Article 370 and Article 35A of the Indian Constitution promised Kashmir its own constitution and decision-making powers outside the areas of foreign affairs, communications and defense. They also barred Indians from outside the state from buying land in Kashmir.

But Dar argued that India’s oversight of Kashmir amounted to “a de facto colonial occupation,” she said in Cambridge. She and other speakers at the Democracy Center event, hosted by Aazaad Lab and the Coalition for a Democratic India, begged outsiders to focus on the growing human toll of the crisis, from mass graves to personal stories of trauma.

“Everybody has the right to life, liberty and the pursuit of happiness,” one woman in the audience said tearfully at the event. “Why not Kashmir?”

Several speakers were quick to back up Dar’s characterization of India’s rule. Rashid Butt described finding his elderly father beaten by Indian security forces and left for dead in a paddy field. Anthropologist Ather Zia, founder of the Kashmir Lit journal, questioned the purpose of the lockdown and media blackout and agreed that the term “occupation” was accurate.

Cardiologist Tariq Bhat spoke at the Kashmiri crisis informational meeting Aug. 11, 2019, in Cambridge, Mass. RNS photo by Aysha Khan

Tariq Bhat, a local cardiologist born in Kashmir, decried the Indian forces’ shoot-on-sight orders during the lockdown, recalling similar conditions growing up in Kashmir.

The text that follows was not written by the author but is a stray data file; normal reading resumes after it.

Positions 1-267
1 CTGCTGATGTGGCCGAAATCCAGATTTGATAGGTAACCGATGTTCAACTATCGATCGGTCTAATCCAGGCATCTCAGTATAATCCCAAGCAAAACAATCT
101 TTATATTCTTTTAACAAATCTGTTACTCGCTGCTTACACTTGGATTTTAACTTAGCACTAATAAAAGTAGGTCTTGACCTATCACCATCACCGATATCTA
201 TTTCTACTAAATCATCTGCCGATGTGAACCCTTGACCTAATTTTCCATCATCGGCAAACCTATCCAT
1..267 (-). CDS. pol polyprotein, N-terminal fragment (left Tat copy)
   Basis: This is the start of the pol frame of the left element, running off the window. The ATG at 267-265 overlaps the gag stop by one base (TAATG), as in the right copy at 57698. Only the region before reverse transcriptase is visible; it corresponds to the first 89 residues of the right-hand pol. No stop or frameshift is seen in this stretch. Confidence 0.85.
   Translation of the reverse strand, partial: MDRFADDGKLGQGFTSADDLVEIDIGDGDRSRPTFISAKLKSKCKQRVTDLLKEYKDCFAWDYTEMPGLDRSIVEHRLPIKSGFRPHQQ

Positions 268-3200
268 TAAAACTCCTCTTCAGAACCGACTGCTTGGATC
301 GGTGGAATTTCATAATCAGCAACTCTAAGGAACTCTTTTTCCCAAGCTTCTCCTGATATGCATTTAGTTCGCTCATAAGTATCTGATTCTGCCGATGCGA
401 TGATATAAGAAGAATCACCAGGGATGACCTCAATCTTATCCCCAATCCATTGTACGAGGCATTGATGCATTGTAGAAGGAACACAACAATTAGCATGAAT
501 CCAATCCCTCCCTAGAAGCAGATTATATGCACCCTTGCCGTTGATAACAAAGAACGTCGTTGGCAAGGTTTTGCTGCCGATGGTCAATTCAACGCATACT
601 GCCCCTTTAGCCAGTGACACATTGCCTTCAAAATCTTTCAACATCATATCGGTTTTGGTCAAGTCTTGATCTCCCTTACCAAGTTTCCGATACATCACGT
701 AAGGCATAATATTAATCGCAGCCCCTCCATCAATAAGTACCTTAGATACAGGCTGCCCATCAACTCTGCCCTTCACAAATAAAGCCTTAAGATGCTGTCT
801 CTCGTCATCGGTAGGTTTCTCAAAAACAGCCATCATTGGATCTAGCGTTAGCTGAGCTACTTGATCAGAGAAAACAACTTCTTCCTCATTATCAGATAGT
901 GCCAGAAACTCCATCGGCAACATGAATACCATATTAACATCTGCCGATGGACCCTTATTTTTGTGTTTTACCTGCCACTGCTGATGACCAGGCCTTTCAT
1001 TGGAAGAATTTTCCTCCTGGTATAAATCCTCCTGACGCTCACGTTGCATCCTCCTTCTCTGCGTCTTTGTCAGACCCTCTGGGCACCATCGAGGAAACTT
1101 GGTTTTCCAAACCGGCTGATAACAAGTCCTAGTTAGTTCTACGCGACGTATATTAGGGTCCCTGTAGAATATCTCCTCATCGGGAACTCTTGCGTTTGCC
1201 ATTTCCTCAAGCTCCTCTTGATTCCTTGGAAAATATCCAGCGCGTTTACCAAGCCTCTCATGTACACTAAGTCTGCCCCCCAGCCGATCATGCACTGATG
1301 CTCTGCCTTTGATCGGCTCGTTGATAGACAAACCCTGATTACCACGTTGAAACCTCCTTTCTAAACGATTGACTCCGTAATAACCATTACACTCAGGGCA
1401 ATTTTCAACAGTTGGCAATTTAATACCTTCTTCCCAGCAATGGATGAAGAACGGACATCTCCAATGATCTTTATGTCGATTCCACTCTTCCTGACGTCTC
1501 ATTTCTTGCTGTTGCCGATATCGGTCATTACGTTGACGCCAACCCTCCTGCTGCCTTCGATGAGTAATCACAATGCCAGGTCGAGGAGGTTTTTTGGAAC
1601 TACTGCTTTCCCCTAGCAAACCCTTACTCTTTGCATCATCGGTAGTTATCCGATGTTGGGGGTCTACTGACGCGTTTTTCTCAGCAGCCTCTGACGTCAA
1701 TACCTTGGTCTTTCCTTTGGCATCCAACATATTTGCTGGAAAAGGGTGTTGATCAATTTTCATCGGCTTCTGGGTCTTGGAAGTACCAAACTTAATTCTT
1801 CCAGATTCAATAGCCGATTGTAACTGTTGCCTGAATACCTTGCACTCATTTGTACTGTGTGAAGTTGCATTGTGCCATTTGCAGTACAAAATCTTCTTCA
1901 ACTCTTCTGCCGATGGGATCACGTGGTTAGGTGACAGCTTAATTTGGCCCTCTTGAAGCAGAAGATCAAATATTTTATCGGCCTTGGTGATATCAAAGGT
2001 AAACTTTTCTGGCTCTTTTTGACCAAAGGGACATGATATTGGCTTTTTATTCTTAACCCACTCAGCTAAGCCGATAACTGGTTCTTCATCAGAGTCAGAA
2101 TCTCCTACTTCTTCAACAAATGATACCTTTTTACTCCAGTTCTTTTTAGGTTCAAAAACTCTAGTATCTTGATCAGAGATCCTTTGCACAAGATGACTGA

“In my own childhood, I have seen more funerals, and taken more bodies to be buried, than I have seen babies born,” Bhat said. “At night when I was studying for exams I had to cover the windows with blankets so the army wouldn’t come to ask if I’m building bombs in the night.”

With India’s escalation of the tensions, Bhat noted: “I think we’re in a juncture where we really may end up in genocide. And it’s going to burn everybody, not just Kashmir.”

Hours before the event, many of the attendees had gathered with dozens of other activists in Boston’s Copley Square to show their support for Kashmir as Eid prayers were taking place across the city.

Since the nationalist Modi’s election in 2014, U.S. South Asians have been increasingly divided, over Kashmir and other issues of race, religion and caste. The Hindu American Foundation has applauded Modi’s most recent move.

“As a secular pluralistic democracy, it is vital that all citizens of India enjoy the same rights and are subject to the same laws, regardless of where in the country they reside,” the organization’s managing director, Samir Kalra.

Kalra said the abrogation of Articles 370 and 35A “will help better integrate” the region’s residents and pave the way for resettlement of the Pandit community, native Brahman Hindus of the Kashmir Valley who were forced to flee their homeland after an insurgency against Indian rule in the mid-’90s.

Speakers at the Cambridge event acknowledged the plight of the Pandits.

Kashmiri engineer Arshad Iqbal speaks at the Kashmiri crisis informational meeting Aug. 11, 2019, in Cambridge, Mass. RNS photo by Aysha Khan

“I don’t think you’ll find any Kashmiri who will say that was not a terrible tragedy, what happened to them,” said Arshad Iqbal, describing his friendship with local Hindu children and his Hindu neighbors in the city of Srinigar. “But when I talk to a Kashmiri Pandit today, they call me a ‘bloody effing jihadi.’ The level of hatred in India toward minorities, toward Muslims, toward Dalits, it is unacceptable.”